GRAND PIANO (PG13)
91 minutes / Opens tomorrow / ****
The story: The last time pianist Tom Selznick (Elijah Wood) attempted La Cinquette, a so-called "unplayable" piece, he choked because of stage fright. Five years later, the one-time star is back on stage performing before a packed crowd. Turning a page, he finds a threat scrawled on the score: "Play one wrong note and you die."
Talk about performance anxiety.
Tom Selznick already has to deal with the pressure of returning to the stage after an inglorious break and, now, he has to deal with making sure that he gets every note right of La Cinquette (a piece created for the film, but which alludes to Rachmaninoff's technically devilish Piano Concerto No. 3). Or die trying.
It is an intriguingly warped premise and Spanish director Eugenio Mira (Agnosia, 2010) conducts a virtuoso performance with it, one packed with drama and suspense.
Who, exactly, has his sights on Selznick? An obsessive fan taking things one step too far? A nutcase? Or someone with a precise, unknown, agenda?
To make sure that Selznick plays ball, the writer of the note threatens to shoot his wife Emma (Kerry Bishe), an actress who is in the audience.
And then the fun begins in earnest as the fabulously dextrous Wood juggles playing the piano with trying to make a call and sending a message - all the while trying to avoid being seen by the mysterious sniper.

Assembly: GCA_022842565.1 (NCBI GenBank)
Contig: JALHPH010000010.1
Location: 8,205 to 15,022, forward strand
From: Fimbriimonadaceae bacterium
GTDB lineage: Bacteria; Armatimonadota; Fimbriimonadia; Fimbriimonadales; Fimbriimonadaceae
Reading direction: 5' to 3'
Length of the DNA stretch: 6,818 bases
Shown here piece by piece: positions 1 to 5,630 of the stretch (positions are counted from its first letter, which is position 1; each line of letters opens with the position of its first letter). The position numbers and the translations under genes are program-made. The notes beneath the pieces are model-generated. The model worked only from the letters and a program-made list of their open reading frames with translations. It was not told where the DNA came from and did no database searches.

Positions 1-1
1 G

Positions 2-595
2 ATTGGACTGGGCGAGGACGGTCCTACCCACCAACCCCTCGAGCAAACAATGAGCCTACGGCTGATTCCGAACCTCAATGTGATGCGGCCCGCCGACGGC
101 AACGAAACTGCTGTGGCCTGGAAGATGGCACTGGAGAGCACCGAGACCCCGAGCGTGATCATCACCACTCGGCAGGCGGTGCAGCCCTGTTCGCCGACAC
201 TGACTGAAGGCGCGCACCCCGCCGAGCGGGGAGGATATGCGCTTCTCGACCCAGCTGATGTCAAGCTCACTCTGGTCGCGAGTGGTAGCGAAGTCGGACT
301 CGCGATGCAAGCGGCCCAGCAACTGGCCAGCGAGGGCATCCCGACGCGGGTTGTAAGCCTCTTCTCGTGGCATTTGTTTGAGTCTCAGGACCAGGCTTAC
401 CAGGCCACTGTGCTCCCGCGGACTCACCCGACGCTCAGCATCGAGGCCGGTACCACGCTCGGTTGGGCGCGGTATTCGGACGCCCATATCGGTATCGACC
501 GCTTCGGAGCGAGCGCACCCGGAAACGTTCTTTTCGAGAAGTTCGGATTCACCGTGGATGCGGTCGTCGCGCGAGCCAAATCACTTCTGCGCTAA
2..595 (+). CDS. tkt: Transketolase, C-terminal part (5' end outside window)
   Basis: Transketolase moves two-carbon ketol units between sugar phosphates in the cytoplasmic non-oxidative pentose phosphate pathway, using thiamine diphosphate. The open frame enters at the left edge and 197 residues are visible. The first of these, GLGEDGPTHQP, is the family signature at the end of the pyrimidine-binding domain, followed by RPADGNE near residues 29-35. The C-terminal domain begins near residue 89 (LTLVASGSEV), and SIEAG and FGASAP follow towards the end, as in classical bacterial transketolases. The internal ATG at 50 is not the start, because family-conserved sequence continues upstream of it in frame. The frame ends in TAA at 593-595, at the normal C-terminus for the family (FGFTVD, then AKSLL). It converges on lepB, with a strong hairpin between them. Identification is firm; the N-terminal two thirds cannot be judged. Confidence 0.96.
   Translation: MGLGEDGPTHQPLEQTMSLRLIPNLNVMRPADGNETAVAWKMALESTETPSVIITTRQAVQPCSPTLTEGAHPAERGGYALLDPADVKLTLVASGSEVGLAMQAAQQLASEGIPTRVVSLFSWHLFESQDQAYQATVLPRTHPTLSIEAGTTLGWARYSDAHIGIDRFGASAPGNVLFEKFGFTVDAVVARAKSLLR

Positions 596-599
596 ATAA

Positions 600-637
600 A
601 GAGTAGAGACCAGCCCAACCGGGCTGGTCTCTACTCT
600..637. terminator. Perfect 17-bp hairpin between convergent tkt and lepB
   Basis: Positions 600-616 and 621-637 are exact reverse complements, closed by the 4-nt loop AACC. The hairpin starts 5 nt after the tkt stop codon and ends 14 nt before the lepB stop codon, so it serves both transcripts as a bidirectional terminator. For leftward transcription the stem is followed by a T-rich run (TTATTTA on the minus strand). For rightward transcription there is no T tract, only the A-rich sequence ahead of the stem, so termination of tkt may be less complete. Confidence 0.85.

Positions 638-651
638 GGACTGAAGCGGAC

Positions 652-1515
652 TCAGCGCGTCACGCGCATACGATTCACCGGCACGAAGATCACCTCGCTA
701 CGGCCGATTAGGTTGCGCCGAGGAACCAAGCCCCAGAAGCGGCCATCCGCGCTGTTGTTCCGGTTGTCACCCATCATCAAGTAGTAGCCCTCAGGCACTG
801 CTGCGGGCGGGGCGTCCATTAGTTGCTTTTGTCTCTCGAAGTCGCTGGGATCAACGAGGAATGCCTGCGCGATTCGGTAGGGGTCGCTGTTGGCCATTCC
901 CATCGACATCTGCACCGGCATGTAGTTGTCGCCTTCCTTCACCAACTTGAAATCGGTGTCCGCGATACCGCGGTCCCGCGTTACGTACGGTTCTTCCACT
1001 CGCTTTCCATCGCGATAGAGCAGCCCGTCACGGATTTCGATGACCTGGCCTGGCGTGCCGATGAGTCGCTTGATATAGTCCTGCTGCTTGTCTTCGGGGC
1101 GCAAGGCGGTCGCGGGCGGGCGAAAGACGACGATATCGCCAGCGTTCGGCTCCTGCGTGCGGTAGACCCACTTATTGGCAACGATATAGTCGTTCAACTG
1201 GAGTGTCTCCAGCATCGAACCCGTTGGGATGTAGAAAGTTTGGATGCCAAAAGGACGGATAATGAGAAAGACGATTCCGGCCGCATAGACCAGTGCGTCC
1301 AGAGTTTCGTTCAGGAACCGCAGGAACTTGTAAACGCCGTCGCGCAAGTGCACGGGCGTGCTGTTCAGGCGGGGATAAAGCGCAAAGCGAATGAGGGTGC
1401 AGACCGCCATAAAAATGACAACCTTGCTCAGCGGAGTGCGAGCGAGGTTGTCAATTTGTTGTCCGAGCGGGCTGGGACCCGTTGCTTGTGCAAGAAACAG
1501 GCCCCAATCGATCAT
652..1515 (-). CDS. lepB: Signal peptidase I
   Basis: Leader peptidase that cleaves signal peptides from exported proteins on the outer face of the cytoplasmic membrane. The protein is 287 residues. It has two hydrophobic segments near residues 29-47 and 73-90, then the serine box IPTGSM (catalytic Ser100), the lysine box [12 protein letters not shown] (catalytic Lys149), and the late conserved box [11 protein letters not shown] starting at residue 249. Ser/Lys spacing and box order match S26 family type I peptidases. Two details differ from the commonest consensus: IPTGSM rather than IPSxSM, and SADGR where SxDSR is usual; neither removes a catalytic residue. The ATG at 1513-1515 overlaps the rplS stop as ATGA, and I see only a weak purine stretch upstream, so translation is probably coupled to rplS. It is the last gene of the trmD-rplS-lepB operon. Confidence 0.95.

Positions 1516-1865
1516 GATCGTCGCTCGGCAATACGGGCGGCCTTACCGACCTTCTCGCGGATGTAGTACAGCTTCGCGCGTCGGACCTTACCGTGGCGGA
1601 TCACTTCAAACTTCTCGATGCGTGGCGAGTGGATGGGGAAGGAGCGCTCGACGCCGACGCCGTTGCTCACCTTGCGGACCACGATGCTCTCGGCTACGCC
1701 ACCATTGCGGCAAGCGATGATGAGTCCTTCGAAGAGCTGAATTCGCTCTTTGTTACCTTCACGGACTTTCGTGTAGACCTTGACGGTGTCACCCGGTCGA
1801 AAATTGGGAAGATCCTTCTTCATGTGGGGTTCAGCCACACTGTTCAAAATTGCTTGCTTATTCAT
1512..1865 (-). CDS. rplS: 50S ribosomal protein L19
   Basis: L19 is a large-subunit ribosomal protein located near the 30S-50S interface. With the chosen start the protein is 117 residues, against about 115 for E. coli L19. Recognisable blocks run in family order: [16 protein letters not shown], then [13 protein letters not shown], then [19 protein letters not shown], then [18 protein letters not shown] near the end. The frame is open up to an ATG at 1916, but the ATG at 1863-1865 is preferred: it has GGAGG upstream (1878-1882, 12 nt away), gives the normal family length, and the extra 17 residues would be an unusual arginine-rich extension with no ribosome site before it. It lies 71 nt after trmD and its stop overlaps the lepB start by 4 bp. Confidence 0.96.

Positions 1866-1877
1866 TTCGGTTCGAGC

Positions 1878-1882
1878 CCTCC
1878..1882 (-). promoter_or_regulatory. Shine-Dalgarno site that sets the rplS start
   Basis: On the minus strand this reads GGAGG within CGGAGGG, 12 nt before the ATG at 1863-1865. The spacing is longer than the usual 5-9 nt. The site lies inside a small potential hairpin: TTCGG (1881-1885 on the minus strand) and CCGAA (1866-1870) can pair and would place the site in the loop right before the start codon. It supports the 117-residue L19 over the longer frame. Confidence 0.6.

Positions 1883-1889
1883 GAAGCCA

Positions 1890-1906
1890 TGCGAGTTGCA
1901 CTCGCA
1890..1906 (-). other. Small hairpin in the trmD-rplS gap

Wood is best known for starring in the hit trilogy The Lord Of The Rings (2001-2003) and his wide-eyed look is put to good use here as fear, anxiety and determination play across his face.
Fittingly, for a thriller about a pianist and a piano, the use of music here is masterly.
From the opening credits in which the camera takes us inside the workings of one specific grand piano to Selznick performing under duress on stage, the score works beautifully in tandem with what is unfolding on screen as it teases, trills and thrills.
Credit here goes to Spanish composer Victor Reyes, whose film credits include the thrillers Red Lights (2012) and Buried (2010).
His work on Grand Piano was named Best Score at the Cinema Writers Circle Awards in Spain this year.
To relieve the tension, there are moments of comic relief.
There are the two worst concertgoers in the world bickering in loud whispers and flashes of black humour as characters get killed.
There is more enjoyment in store when the mastermind is eventually unmasked and the reason for the unusual request is revealed with a final flourish.
Tinkling the ivories has rarely been this much fun at the movies.
This article was published on May 14 in The Straits Times.
Get a copy of The Straits Times or go to straitstimes.com for more stories.